Seven Signs Your Brakes Are Going Bad That You Shouldn’t Ignore

Brakes going bad in action movies to leave you on the edge of your seat; a brake system going bad for real isn’t a good way to get your adrenaline pumping. Preventative maintenance keeps you on top of your vehicle’s braking system. However, if you notice any of the following seven things, bring your car, truck, or utility vehicle into Oxford Automotive in Oxford, PA, right away.

Your Brake Light Turned On

Your brake light will shine when you have the parking brake set. It will also shine for a few seconds when you first start your car. Other than that, you shouldn’t see it. If you do, your brake system is telling you something. If the ABS light comes on, you’ve lost the anti-lock system.

You Can Hear Your Brakes

You shouldn’t be able to hear your brakes. They might squeak a little if they get wet, but other than that, your brakes should be silent. Constant squealing or squeaking can indicate your brake pads are wearing down. Grinding indicates they’ve already worn down.

You Can Feel Your Brakes

You shouldn’t be able to feel your brakes, either. If the rotors are warped, your steering wheel or brake pedal might vibrate when you engage the braking system. If the pads are worn down to the metal-on-metal point, you might also feel some vibration from the scraping.

Your Brake System Is Leaking

Brake fluid can leak from the hoses or lines, the master cylinder, or another area from within the braking system. Brake fluid is light brown to dark brown and very slick to the touch. Leaking fluid is a huge problem because your brakes cannot stop your car without brake fluid.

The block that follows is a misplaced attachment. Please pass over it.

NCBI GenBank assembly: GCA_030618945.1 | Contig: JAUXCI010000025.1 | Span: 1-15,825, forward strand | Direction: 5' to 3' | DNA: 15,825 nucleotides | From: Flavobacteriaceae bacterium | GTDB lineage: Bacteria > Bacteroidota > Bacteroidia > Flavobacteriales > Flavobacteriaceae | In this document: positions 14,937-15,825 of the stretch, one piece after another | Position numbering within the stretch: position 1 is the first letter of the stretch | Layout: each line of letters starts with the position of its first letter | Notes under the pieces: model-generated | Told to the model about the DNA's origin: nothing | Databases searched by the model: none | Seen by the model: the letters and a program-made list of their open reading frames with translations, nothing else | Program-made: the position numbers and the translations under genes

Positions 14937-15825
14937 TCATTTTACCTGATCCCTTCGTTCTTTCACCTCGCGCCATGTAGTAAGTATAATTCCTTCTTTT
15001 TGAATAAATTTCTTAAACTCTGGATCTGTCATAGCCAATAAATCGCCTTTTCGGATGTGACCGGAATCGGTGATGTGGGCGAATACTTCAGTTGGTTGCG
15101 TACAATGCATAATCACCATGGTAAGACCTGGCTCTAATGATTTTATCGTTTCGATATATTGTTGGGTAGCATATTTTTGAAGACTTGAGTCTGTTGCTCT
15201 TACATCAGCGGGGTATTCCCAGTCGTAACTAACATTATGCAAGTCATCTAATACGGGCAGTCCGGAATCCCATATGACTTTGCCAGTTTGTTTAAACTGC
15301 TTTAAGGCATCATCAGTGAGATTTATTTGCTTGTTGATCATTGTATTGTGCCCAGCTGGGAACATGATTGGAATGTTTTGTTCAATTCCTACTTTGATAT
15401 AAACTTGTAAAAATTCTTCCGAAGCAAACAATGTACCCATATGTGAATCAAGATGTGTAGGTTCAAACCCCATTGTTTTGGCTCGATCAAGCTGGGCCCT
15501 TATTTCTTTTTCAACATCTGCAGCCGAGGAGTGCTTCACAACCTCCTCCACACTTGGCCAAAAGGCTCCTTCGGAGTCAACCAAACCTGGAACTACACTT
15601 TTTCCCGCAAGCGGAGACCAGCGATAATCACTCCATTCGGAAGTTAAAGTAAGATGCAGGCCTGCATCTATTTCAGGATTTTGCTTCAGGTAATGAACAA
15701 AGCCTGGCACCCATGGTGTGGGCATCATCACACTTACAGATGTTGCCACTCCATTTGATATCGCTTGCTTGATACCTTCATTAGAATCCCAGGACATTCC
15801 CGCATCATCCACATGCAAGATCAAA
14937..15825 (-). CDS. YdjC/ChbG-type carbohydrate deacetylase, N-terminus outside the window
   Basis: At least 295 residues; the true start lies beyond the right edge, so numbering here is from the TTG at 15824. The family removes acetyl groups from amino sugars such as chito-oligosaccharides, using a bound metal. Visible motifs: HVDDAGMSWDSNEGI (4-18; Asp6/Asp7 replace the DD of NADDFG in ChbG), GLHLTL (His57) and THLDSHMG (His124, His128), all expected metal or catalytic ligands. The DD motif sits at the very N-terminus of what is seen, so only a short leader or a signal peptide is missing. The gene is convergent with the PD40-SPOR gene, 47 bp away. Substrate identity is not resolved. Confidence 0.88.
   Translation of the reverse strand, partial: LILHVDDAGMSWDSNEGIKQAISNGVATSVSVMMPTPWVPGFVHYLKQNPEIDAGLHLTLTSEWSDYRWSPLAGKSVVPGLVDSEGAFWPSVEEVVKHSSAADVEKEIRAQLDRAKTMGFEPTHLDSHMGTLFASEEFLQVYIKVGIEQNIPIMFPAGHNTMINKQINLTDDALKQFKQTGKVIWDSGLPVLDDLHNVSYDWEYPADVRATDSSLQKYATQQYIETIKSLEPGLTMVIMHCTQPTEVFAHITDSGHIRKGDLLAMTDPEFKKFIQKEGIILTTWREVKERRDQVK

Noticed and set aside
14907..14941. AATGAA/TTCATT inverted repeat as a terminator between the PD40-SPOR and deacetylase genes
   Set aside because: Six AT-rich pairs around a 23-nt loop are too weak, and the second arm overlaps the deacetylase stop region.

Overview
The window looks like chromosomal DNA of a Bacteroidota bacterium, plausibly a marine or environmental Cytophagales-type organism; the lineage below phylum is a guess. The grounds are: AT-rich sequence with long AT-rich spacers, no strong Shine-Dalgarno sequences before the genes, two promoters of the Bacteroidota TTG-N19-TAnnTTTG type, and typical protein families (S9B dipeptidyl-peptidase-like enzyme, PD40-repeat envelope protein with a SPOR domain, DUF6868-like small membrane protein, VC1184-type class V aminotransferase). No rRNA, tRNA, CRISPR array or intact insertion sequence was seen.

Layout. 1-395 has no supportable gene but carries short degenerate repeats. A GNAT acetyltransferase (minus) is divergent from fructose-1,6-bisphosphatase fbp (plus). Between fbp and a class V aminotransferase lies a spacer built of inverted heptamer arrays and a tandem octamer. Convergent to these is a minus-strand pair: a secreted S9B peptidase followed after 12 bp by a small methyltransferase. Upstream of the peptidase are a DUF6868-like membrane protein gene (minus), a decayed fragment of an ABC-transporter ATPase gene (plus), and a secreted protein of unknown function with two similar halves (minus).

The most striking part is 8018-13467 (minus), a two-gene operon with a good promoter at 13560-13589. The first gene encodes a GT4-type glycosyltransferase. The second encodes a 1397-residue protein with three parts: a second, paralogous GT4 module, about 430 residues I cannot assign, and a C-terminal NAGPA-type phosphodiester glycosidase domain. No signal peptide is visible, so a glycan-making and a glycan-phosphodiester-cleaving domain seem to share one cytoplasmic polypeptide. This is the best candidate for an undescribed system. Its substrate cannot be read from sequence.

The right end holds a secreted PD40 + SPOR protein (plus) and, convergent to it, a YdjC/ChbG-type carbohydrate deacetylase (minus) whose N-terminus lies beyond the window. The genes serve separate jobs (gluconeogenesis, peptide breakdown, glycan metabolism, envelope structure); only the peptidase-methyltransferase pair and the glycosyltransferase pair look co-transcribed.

Your Pedal Feels Weird

Air, moisture, or master cylinder trouble can make your brake pedal feel strange when you depress it. Air or water in the brake lines will make the pedal feel spongy, and it will give way easily. If the pedal sinks all the way to the floor, it could also be the master cylinder.

Your Car Pulls When You Brake

If your car pulls to the right or left when you use the brakes, you might have a worn brake hose or a caliper problem. If one of the calipers is applying more pressure than the other calipers are, your vehicle will pull to that side when you slow down and stop.

You Smell Chemicals

Finally, if you smell chemicals, your brakes could be overheating. A common brake system smell is burning rubber, which you’ll smell for a day or two when your brake pads are brand new. Any other odor is a sign of serious trouble.

Photo by Daniel CHetroni from Canva Pro

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